"No outside alcohol will be allowed into the venue and possession of open containers or consumption of alcoholic beverages is prohibited on city streets," SFPD stated. There'll be plenty of alcohol for sale inside the festival and there will be a 100% ID check, as well, the statement continued.

Gay District 8 Supervisor Rafael Mandelman expressed his concern, given the recent incidents.

"I've reached out to the police department and Department of Emergency Management and they're coordinating with the Department of Homeland Security," Mandelman told the B.A.R. June 20, referring to the SF Pride parade and festival. "People should not be fearful but they should be alert and aware."

Mandelman said that he and members of the police department's Pride Alliance were recently in the Castro inviting businesses to put up signs indicating they're a safe space where people could go.

"I think people need to pay attention," Mandelman said, both in the Castro and at other Pride events.

John Weber, left, Alex U. Inn, Juanita MORE!, and Leandro Gonzalez led the People's March down Polk Street June 27, 2021. Photo: Rick Gerharter  

People's March plans
The People's March, organized by activists Juanita MORE! and Alex U. Inn, is looking at security issues as well, said Inn, although their approach is more discreet. The People's March will follow the first Pride march's original route along Polk Street although organizers have yet to announce where the march will end up. (The previous two People's Marches have ended near City Hall, which this year is the site of the SF Pride festival.)

People's March organizers had been in talks with Castro Community on Patrol, the organization of uniformed volunteers who patrol the LGBTQ neighborhood, as a second pair of eyes, said Inn, but CCOP doesn't have the ability right now to assist.

Because of COVID, said Greg Carey, a gay man who has led the CCOP for the past 14 years, the group is short-staffed.

People's March organizers are also looking to Oakland-based Community Ready Corps, a Black-operated volunteer organization that "focuses on providing community-based solutions for community safety," according to its website. Hand to Hand, a women's martial arts group in Oakland, has had a security presence at the People's March since it started in 2020, Inn said, and, like CRC, its volunteers are also dressed in street clothes so as not to stand out. People's March routinely uses volunteers to act as security, but "a little more stealth," said Inn.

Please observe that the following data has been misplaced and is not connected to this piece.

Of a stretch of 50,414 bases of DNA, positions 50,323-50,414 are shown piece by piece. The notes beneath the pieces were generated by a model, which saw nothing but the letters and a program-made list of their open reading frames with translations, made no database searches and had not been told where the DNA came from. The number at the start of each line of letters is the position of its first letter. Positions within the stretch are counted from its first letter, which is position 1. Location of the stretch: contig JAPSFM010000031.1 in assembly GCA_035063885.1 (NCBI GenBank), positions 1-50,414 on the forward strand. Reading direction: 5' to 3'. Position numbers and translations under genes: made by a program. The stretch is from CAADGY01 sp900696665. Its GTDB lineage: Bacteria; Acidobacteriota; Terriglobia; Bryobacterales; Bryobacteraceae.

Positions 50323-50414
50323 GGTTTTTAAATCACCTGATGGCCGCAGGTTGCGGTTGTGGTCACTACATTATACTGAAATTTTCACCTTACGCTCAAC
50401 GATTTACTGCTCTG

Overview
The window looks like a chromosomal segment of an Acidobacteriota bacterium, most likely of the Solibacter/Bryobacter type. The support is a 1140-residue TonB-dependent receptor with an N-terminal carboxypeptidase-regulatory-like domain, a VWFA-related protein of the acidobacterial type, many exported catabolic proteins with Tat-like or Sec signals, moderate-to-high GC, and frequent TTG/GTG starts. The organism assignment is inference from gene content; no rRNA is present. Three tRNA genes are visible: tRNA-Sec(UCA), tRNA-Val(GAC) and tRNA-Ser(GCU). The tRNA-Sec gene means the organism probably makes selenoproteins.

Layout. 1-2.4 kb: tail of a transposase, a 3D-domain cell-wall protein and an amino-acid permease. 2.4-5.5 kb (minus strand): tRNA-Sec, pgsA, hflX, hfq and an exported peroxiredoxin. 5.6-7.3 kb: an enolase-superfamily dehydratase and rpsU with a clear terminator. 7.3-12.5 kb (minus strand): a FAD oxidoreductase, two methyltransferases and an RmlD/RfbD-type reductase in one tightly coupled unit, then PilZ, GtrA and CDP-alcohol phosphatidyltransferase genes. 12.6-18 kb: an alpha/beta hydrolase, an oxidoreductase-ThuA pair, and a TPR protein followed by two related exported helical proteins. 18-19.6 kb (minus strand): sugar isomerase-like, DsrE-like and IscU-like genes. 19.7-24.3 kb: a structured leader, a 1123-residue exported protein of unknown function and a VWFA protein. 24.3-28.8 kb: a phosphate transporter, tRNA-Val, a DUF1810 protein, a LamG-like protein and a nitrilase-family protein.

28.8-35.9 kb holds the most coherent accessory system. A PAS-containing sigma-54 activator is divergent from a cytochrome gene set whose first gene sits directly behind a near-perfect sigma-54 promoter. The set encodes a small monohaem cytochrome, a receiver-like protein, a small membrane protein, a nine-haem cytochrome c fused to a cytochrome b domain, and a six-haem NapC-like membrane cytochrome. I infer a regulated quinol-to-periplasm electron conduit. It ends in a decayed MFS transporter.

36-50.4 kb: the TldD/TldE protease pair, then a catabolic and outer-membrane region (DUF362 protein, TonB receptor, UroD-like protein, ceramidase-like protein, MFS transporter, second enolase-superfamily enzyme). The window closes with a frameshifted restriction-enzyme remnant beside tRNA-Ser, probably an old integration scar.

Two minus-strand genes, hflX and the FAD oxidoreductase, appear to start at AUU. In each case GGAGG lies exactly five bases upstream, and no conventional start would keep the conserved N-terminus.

"We have queers who do not have citizenship and they're fearful of police," Inn continued.

Castro safety
On Saturday, June 25, thousands are expected to attend the Castro Merchants Association's Family Pride Block Party and there will be plenty of security on hand there, as well, said Dave Karraker, co-president of the business group.

"In terms of security for the block party, we will have two off-duty police officers, private security and our own community patrol officer," Karraker told the B.A.R. in an email. Carey confirmed he will be on hand for security but as a private security presence.

"I will be there in my green outfit," he said over the phone.

The merchants' group is coordinating with SFPD captains Chris Pedrini of Park Station and Gavin McEachern of Mission Station on "a detailed security plan not only for the Castro Merchants Family Pride Block Party, but the entire weekend," said Karraker.

"It's unfortunate that recent events, including the storming of a drag queen storytime in the East Bay and death threats to our state senator, have led to security being a major focus of this weekend versus celebrating the progress the LGBTQ+ community has made over the past several decades," Karraker added, "but this is the environment that has been created by politicians and right-wing activists. We feel confident that through cooperation with the SFPD and other city agencies, everyone will be able to come to the Castro, celebrate Pride safely, and support local small businesses in the process."